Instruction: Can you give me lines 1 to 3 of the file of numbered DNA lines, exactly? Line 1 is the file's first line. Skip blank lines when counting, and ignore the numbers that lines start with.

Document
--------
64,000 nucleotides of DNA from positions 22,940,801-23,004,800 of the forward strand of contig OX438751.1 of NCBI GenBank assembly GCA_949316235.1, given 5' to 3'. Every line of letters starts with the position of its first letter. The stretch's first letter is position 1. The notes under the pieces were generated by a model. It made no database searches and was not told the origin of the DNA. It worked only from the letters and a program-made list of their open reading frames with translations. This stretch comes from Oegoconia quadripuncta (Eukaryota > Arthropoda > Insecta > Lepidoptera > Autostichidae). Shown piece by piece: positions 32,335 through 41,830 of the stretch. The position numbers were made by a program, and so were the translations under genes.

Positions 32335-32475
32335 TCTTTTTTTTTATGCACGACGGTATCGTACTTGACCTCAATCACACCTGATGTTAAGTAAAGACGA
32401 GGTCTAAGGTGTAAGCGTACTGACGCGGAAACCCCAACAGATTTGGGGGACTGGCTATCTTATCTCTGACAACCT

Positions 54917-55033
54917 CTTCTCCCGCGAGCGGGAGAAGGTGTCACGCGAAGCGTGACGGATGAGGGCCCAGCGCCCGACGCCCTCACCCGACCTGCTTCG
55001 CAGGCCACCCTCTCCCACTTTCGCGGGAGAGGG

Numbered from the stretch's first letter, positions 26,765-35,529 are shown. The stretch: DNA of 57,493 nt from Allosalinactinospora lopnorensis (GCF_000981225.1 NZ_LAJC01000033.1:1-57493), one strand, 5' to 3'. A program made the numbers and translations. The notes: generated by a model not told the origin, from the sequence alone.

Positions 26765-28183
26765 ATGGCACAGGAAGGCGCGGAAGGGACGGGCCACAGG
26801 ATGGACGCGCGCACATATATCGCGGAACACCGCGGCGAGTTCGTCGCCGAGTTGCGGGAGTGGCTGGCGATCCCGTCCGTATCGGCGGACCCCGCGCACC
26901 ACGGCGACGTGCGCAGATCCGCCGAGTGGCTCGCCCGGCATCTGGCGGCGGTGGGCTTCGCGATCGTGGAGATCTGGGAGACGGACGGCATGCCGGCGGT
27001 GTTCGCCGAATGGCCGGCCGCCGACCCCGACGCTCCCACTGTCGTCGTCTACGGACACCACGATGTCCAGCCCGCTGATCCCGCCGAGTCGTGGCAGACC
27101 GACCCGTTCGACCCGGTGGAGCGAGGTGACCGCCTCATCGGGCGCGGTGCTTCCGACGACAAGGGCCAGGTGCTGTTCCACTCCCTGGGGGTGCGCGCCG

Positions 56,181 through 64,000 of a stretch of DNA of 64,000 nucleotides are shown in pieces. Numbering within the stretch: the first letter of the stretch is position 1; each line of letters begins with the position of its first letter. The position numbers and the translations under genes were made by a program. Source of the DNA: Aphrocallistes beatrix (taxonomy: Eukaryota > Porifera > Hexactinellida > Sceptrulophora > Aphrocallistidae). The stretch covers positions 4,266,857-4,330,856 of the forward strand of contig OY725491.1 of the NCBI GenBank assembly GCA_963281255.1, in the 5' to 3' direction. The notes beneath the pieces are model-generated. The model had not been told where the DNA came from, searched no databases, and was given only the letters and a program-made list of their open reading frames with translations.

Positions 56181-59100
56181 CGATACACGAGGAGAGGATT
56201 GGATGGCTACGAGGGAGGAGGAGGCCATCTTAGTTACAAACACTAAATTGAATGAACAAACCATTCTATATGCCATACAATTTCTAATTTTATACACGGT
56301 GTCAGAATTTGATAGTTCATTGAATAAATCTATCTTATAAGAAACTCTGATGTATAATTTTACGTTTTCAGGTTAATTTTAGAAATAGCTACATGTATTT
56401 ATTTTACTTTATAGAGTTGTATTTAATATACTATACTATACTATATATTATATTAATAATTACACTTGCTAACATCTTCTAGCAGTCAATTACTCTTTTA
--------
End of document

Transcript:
64,000 nucleotides of DNA from positions 22,940,801-23,004,800 of the forward strand of contig OX438751.1 of NCBI GenBank assembly GCA_949316235.1, given 5' to 3'. Every line of letters starts with the position of its first letter. The stretch's first letter is position 1. The notes under the pieces were generated by a model. It made no database searches and was not told the origin of the DNA. It worked only from the letters and a program-made list of their open reading frames with translations. This stretch comes from Oegoconia quadripuncta (Eukaryota > Arthropoda > Insecta > Lepidoptera > Autostichidae). Shown piece by piece: positions 32,335 through 41,830 of the stretch. The position numbers were made by a program, and so were the translations under genes.

Positions 32335-32475
32335 TCTTTTTTTTTATGCACGACGGTATCGTACTTGACCTCAATCACACCTGATGTTAAGTAAAGACGA